McDonald’s has been one of the businesses that are feeling the effects of inflation. This has forced the brand to boost its pricing.
Former McDonald’s USA CEO Ed Rensi claimed that inflation is pushing every restaurant in the country completely insane. The product prices have significantly increased, and the portion sizes are getting smaller.
The cost of living is rising. “What’s going on in the fast-food industry is ridiculous,” Rensi commented on “Cavuto: Coast to Coast.”.
“It’s also valid for every other small business. This federal inflation is doing havoc on them all,” he added.
McDonald’s predicts inflationary pressures will persist this year despite profits and sales falling short of expectations.
In the United States, the Golden Arches burger company stated that the same sales or revenue from restaurants open for at least a year have gradually increased.
McDonald’s also commented in January that same-store sales had increased by 13.8 percent for the entire year. Therefore, marking the best U.S. yearly comparable sales ever reported.
“Franchisees own 90 percent of the firms.” They’re close to their customers. They’re aware of their local prices,” Rensi said.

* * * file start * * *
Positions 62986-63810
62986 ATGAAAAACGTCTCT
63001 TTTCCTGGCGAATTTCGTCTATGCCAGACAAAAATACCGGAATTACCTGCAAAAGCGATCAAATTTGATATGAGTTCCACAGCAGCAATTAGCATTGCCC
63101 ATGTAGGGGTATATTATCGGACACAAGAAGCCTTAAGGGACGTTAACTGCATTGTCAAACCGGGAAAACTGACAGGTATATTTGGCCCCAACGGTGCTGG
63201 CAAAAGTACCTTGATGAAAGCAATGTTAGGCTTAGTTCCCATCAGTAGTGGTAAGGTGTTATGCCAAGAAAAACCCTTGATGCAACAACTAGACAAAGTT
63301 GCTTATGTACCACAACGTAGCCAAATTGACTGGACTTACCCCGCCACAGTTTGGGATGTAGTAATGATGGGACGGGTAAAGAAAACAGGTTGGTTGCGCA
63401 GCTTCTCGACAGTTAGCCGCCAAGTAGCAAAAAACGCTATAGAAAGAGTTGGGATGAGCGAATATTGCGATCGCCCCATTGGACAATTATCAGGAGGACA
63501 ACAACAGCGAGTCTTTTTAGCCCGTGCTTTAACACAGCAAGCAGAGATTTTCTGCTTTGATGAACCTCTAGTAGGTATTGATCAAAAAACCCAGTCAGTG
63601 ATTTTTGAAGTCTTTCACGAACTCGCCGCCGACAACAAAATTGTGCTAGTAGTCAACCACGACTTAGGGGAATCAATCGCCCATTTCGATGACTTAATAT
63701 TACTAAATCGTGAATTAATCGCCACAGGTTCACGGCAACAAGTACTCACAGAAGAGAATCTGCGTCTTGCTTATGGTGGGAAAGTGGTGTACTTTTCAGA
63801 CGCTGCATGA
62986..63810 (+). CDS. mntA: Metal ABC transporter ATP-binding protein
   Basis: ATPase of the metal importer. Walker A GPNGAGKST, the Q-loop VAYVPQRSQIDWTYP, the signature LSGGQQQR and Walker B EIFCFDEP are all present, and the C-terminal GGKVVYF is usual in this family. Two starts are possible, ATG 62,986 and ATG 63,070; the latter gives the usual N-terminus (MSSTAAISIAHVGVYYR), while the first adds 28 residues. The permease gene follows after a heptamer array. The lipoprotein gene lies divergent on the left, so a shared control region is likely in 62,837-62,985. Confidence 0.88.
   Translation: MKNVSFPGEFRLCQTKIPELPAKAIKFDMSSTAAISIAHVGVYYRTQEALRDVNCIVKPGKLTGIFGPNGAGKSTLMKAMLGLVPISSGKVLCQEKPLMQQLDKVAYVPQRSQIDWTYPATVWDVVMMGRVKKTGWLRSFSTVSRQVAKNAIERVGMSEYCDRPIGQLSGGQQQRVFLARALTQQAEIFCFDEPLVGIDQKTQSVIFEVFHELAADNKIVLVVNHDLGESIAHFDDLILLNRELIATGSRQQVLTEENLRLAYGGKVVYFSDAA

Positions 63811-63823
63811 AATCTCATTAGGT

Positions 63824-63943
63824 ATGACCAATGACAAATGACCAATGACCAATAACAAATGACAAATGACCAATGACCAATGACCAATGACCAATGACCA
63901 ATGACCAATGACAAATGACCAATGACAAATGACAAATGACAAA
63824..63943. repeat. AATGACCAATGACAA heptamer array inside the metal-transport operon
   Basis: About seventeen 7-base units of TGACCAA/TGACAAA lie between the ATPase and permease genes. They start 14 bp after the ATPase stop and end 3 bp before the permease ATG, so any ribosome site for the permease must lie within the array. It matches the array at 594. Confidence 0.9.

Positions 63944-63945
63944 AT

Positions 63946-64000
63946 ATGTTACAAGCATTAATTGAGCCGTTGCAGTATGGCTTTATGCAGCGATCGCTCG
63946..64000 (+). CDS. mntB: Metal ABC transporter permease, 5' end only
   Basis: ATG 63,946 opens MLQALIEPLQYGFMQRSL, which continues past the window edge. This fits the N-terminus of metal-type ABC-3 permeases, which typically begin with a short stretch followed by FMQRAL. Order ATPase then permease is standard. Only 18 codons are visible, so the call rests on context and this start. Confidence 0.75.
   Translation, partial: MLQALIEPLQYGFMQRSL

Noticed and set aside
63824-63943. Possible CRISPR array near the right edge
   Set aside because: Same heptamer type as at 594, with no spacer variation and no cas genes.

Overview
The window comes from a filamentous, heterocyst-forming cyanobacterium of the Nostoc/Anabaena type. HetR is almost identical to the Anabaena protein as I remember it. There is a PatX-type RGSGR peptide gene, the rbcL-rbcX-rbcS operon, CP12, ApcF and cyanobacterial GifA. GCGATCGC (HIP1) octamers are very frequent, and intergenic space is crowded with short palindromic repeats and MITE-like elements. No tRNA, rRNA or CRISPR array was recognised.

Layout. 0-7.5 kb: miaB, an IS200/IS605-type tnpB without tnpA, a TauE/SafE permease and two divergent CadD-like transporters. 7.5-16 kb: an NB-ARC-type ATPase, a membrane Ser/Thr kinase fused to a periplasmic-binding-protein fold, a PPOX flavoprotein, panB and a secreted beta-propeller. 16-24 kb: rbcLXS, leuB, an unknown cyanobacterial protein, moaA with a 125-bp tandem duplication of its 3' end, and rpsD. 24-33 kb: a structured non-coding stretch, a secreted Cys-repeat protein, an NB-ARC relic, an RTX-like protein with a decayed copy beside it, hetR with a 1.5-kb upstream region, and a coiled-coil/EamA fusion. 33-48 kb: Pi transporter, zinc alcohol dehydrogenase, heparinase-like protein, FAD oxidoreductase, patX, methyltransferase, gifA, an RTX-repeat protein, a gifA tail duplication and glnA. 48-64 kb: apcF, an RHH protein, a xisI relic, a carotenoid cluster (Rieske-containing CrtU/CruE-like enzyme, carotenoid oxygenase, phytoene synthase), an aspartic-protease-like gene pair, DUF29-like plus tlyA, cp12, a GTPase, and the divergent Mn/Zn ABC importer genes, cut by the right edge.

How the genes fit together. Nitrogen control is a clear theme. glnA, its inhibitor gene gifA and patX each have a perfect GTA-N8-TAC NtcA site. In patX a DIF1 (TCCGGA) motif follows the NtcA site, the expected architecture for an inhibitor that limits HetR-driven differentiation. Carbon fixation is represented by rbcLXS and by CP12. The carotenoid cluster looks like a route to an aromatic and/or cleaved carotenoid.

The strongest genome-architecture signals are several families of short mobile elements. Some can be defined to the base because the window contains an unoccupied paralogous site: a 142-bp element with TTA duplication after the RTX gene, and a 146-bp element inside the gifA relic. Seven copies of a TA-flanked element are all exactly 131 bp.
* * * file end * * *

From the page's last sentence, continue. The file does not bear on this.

McDonald’s has recommended an increase of roughly 6.5 percent next year. The reality is that each franchisee can set their prices depending on local demands.
Aside from inflation, another critical issue, according to the former McDonald’s CEO, is the trucker shortage, which is wreaking havoc on the restaurant industry.
“The most serious issue we have is a shortage of truck drivers, which has caused a disturbance in the flow of goods into the nation. This truckers crisis has been massive and has had a significant impact,” he continued.
Meanwhile, coronavirus vaccine regulations are wreaking havoc on firms already dealing with rising expenses and labor shortages.
The new omicron variety adds to the pressure on businesses already struggling due to the epidemic.
“If you look at the jobs report, if you believe our data, and to be honest, as of now, we are recovering from COVID, according to the reports. We can start loosening up a bit and let our body manage it rather than the government,” Rensi concluded.
In the United States, the Golden Arches burger company recorded a 7.5 percent increase in same-store sales (restaurants open for at least a year) from October to December.